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Tuesday, March 27, 2012

Old Town Belgrade


When I was a little girl, way back in the last century, my father used to tell me about some of the restaurants in the Skadarlija area of Belgrade that he used to like in the days that he was a dashing young officer in the Kingdom of Jugoslavia.
He told me about the Tri Šešira [Three Hats],
Dva Jelena [Two Deer],
and Ruski Car [Russian Tzar], which is located in the nearby pedestrian area of central Belgrade.
Earlier this month, I got to visit all three of these restaurants. The ones in Skadarilja are located on an old cobblestone street that can be treacherous and slippery, especially at night. During the summer season, a local newspaper publishes the nightly number of twisted ankles and broken legs experienced by women wearing high-heels.  Fortunately for me, it was still winter and I wore "sensible" shoes.

At the end of the International Women's Conference that I attended, about 20 of us got together for a farewell dinner at Tri Šešira [Three Hats].

















There was music
and good cheer
 and more good cheer.
There was also a terrific dessert of Baklava and tufahija [baked apples with walnuts, honey and a dollop of schlag]
Dad was right.  A great place with a touch of nostalgia.  They can leave the light on for my next visit.





Monday, March 26, 2012

Women's Leadership Conference

Earlier this month, I attended the International Women's Conference in Belgrade.  It was sponsored by the Speaker of the Parliament of Serbia, Dr. Slavka Đukić-Dejanović, USAID, and the Serbian Unity Congress (of which I was the first woman president).

This event brought together 160 women from the US, Serbia, Austria, Germany, Greece, Denmark, Macedonia, Romania and Mongolia, who are involved in the government, philanthropic, NGO, and private sectors.  It gave us a chance to hear about strategies for empowering women to actively participate in all the arenas of life:  economic, governmental, scientific, and social.
The academic choir "Obilić, conducted by Mrs. Darinka Matić Matović, started off the conference singing "Vostani Serbije" [Arise Serbia], written to support the 1804 rebellion against Ottoman Turkey, and the African-American spiritual "I Wonna Be Ready".  Then, the first panel began.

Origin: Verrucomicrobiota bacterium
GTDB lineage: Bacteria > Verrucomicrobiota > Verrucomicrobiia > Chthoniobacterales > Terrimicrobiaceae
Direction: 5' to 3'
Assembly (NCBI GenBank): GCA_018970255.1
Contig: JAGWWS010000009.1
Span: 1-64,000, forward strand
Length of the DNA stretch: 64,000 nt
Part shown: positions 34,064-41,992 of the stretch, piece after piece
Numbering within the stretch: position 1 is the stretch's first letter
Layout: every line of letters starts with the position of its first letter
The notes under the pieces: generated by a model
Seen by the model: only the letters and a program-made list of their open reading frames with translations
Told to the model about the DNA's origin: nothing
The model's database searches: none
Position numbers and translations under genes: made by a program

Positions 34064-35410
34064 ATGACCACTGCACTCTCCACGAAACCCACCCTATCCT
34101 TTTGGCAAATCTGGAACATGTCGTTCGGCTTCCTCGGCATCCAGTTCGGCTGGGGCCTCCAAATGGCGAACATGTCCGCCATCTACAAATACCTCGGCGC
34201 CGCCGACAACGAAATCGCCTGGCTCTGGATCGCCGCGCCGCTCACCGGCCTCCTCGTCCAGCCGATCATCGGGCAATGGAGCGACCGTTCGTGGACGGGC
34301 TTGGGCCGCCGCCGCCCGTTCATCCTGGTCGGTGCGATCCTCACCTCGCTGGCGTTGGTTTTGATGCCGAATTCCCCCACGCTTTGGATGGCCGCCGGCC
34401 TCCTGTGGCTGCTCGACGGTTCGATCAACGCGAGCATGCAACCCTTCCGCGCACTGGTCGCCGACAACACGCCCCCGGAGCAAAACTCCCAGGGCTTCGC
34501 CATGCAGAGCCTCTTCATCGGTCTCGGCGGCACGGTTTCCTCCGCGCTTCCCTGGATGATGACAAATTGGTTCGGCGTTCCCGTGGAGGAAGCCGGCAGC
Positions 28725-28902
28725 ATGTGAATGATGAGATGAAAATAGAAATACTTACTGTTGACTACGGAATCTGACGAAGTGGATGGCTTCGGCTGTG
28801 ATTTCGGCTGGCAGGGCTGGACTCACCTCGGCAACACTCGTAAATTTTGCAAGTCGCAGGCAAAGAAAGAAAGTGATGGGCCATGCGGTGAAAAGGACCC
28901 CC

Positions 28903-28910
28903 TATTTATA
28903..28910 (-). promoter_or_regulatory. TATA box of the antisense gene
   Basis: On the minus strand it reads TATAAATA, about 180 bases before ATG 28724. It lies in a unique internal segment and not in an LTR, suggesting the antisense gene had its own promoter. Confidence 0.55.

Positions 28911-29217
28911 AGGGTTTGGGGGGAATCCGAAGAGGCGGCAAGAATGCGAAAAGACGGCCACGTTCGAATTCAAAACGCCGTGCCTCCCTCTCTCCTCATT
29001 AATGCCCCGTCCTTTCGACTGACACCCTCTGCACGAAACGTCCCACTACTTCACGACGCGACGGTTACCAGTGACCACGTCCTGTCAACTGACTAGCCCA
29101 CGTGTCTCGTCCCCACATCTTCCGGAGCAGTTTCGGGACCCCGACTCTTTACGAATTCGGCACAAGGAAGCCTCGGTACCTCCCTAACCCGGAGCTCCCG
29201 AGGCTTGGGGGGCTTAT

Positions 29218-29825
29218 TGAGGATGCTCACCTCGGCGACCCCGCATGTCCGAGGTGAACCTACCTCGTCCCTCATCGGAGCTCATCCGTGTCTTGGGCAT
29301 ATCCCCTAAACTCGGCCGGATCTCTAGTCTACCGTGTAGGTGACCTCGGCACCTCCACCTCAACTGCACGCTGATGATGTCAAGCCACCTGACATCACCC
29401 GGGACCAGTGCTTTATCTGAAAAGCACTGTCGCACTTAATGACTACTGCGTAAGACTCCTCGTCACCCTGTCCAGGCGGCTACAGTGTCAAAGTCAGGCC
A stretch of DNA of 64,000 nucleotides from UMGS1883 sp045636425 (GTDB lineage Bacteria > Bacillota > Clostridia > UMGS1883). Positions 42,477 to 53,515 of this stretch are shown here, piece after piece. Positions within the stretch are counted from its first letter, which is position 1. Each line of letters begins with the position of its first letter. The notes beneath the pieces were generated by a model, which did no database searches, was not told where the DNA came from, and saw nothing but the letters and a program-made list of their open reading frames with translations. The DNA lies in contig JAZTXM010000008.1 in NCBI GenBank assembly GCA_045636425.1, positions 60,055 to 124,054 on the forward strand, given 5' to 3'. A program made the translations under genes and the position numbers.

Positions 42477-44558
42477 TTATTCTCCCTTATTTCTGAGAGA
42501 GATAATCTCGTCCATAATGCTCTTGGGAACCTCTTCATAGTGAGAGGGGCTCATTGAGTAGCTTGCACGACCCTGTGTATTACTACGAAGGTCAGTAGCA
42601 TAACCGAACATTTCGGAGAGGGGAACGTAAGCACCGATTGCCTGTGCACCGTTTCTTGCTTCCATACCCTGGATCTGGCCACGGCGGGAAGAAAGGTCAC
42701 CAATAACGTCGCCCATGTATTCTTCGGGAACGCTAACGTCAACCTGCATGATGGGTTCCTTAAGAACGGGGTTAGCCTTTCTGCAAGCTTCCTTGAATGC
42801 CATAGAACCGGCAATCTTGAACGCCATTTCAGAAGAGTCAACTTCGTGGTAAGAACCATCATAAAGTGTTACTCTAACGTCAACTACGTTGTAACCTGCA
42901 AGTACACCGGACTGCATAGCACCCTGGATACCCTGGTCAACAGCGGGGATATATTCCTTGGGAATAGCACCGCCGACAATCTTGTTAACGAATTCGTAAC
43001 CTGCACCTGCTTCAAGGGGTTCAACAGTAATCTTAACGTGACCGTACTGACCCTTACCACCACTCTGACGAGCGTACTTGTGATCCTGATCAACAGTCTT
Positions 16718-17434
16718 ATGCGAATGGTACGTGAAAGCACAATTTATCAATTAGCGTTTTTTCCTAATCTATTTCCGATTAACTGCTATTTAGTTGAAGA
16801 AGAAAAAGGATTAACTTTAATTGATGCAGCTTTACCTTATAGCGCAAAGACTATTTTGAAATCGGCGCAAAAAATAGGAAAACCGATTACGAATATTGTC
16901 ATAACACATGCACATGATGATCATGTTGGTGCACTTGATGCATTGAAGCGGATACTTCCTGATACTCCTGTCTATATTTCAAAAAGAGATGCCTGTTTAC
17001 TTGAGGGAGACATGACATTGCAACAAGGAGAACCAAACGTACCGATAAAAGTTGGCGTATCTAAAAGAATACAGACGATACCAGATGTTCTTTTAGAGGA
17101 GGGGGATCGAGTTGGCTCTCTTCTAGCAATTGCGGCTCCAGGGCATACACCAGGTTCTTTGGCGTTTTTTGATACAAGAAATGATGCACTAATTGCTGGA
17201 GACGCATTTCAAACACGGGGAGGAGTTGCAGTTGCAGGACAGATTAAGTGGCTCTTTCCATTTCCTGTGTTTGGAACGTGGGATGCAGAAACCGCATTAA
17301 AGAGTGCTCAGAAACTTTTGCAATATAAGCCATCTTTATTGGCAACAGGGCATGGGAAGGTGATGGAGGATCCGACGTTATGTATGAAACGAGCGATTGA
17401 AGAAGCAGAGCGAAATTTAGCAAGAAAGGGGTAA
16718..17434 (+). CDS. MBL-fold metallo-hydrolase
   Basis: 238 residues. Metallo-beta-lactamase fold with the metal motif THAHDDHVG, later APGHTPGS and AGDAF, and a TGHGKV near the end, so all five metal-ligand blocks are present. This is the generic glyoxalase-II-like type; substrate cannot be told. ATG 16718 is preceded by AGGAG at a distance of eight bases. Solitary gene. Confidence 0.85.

left to right:  U.S. Ambassador Mary Burce Warlick; Dr. Slavica Djukic-Dejanovic; Elizabeth Sullivan, Office of Global Women’s Issues, State Department; and Mirjana Samardzija, President, Serbian Unity Congress 
The conference was also a chance to see old friends,
Olga from Vienna
Fionn from Los Angeles
and make new ones.
At the end of the first day, we all got together in Parliament building of Serbia, and heard a contemporary theater group sing a lively and toe-tapping rendition of Živele Žene [Viva Women!].
Some photos of the Parliament building ...





Sunday, March 25, 2012

Beautiful Belgrade

Yesterday marked the 13th anniversary of NATO's unjust bombing of Serbia, wherein both military and civilian assets were targeted. Oh, yes, NATO also "mistakenly" bombed the Chinese embassy.

Thirteen years later, I was gratified to see a country moving forward while not forgetting its roots or painful history. I was in Belgrade last week and had the chance to photograph some if its lovely architecture.

I took long walks in the chilly and often rainy weather ... starting with the massive and still-under-construction Church of St. Sava on Vracar hill ...
The Church of St. Sava
The Chruch of St. Sava (interior) 
The Chruch of St. Sava (interior)
 ... where I lit a candle for a recently deceased friend.

Then I participated in an International Women's Leadership conference at the National Assembly [Narodna Skupština] building,
 which has been beautifully restored.
More city views ...
The Nikola Tesla Museum
The Spanish Embassy and colorful neighboring building
Photos of buildings along the pedestrian-friendly Knez Mihailova and adjacent streets ...





"Meet me by the horse" is a frequent refrain, referring to the statue in front of the National Museum.
The library at the astronomical observatory on Zvezdara hill

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